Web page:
Eric Roy, technical coordinator for the Saint Michael’s College MakerSpace in Dion Family Student Center, said that just before the Spring Break commenced, a flurry of activity launched in the “Maker Community” nationally to leverage Urban Manufacturing and Rapid Prototyping tools to respond to the rapid increase in need for Personal Protective Equipment (PPE) and other medical tools. Eric said Vermont was one of many states that found increased challenges with the traditional supply chains and access to the resources that officials anticipated needing to respond to the pandemic. Responding to that challenge, Generator, the Burlington Community Makerspace, worked with an array of partners and community leaders “to spin up a cohort of local level producers to make Face Shields and Intubation Boxes for University of Vermont Medical Center,” he said. For Eric, that presented an opportunity to utilize the Saint Michael’s MOVE program’s volunteer program offered to employees through the Wellbeing Collaborative. Mobilization of Volunteer Efforts (MOVE) offers up to 40 hours of paid volunteer time annually to qualified faculty and staff for volunteering locally or through one of the many annual service trips. This program was developed to further the College’s goals of investing in the community and bolstering the Saint Michael’s tradition of service. Through that MOVE opportunity provided by the College, Eric said he has been aiding Generator to temporarily increase their 3D printing fleet from two to eleven machines. These Fused Deposition Modeling (FDM) printers are being run around the clock to produce the headbands for Face Shields worn over other PPE.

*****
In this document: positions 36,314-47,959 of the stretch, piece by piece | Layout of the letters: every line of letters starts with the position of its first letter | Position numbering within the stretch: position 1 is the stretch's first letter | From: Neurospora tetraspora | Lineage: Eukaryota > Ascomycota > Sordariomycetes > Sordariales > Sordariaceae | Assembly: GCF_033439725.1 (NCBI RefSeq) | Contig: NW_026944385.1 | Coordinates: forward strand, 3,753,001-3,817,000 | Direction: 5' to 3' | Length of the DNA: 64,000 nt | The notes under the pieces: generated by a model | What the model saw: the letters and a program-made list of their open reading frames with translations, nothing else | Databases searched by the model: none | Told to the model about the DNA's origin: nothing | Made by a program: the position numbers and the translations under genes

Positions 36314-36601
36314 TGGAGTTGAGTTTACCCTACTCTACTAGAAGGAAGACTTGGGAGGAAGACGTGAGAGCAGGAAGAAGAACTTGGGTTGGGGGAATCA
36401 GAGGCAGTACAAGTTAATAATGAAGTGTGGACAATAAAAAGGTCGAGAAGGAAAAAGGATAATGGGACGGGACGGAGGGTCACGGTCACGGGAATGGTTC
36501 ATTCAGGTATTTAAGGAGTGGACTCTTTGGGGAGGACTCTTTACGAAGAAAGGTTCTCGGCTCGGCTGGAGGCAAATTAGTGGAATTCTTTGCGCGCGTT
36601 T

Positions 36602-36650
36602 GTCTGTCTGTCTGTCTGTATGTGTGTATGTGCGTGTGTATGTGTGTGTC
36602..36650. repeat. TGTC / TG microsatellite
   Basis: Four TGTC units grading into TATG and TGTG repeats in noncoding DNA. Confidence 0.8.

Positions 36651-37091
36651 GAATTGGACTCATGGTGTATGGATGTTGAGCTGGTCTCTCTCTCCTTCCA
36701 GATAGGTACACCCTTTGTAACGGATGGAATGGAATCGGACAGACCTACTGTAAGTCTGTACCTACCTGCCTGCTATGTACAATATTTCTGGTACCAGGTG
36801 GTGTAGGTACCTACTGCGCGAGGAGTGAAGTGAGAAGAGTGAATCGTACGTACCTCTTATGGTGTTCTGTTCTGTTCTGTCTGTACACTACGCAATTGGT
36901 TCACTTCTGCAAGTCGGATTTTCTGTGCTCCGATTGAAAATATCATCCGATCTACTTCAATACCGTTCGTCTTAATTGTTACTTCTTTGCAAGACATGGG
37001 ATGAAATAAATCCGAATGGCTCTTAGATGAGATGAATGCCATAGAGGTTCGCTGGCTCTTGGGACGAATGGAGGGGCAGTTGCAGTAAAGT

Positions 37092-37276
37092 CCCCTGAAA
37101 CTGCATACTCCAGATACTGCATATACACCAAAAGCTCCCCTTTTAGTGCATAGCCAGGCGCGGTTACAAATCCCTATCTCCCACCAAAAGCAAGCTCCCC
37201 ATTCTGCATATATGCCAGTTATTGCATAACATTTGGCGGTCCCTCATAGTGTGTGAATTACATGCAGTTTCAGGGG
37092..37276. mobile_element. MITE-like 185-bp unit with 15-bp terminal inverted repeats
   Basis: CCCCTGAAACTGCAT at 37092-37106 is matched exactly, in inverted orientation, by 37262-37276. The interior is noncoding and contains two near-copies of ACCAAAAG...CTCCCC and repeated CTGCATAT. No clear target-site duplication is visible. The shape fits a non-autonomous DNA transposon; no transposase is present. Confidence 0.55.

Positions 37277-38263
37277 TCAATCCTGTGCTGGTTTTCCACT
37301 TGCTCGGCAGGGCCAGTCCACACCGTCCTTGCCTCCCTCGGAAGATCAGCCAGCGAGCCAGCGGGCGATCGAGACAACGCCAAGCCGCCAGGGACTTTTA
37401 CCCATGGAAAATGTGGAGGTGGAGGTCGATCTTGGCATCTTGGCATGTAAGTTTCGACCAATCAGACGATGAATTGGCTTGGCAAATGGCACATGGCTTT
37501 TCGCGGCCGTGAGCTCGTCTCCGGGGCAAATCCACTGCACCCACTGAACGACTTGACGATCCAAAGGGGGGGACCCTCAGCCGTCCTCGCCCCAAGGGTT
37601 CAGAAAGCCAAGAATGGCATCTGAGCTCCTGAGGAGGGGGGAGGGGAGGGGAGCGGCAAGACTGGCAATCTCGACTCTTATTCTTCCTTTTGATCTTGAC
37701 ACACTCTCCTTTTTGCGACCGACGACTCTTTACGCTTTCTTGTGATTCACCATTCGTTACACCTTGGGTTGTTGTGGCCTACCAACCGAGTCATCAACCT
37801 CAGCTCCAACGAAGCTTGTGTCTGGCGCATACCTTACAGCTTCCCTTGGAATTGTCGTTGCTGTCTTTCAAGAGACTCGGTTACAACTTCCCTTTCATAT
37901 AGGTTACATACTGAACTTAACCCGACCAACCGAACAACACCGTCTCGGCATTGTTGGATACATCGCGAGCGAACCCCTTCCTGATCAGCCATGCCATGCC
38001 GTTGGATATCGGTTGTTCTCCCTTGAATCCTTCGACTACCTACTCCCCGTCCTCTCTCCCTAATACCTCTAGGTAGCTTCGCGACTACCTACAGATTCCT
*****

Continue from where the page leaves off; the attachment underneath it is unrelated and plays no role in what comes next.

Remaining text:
(posted June 2020)
Barbara O’Donovan, instructor of engineering and mathematics & statistics/engineering Program coordinator, and Eric Roy from the College’s MakerSpace began collaborating on a creative solution for the Introduction to Electronics exercise that had been planned for O’Donovan’s students in EG 100 Introduction to Engineering, after the abrupt pandemic transition took place in early March and many educators were confronted with the need to translate their lessons and plans to the “remote learning” landscape. Many realized that while learning objectives would remain the same, instructors would have to develop new approaches to the delivery of this content. Unsure if students would be returning this semester, they began planning a vision of the assignment that could be shipped out to students with the thought that by leveraging conferencing software, students could still collaborate in cohorts while following the augmented lesson plan. So the two prepared packages in the MakerSpace to send to her remote-learning electronics students.
(posted June 2020)